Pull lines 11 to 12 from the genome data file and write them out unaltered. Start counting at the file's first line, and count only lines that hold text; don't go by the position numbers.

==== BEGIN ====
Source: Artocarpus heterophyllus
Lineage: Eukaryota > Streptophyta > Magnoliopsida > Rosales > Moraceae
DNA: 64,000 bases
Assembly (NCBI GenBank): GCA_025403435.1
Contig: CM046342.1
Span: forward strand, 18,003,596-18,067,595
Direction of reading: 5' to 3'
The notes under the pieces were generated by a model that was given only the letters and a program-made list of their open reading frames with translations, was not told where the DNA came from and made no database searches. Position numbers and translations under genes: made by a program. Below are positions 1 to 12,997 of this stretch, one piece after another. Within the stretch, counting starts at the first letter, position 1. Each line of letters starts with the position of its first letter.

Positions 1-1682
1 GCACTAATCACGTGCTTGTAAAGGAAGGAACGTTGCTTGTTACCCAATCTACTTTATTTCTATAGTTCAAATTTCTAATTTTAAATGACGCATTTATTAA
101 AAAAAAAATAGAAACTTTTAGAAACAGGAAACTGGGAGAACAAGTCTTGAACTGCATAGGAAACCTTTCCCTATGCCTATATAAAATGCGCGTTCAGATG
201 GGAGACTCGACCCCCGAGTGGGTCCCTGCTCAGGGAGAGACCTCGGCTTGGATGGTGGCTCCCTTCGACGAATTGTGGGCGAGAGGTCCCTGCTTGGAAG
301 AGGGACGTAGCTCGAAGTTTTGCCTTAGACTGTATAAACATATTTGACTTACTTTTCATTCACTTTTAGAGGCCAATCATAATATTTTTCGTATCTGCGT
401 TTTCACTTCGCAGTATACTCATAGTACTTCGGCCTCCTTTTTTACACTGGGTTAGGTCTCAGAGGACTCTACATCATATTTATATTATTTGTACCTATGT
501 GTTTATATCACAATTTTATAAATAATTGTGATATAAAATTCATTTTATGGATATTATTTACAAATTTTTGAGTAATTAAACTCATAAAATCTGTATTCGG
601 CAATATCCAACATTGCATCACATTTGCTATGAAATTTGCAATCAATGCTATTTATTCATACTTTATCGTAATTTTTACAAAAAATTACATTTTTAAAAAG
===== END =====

101 AAAAAAAATAGAAACTTTTAGAAACAGGAAACTGGGAGAACAAGTCTTGAACTGCATAGGAAACCTTTCCCTATGCCTATATAAAATGCGCGTTCAGATG
201 GGAGACTCGACCCCCGAGTGGGTCCCTGCTCAGGGAGAGACCTCGGCTTGGATGGTGGCTCCCTTCGACGAATTGTGGGCGAGAGGTCCCTGCTTGGAAG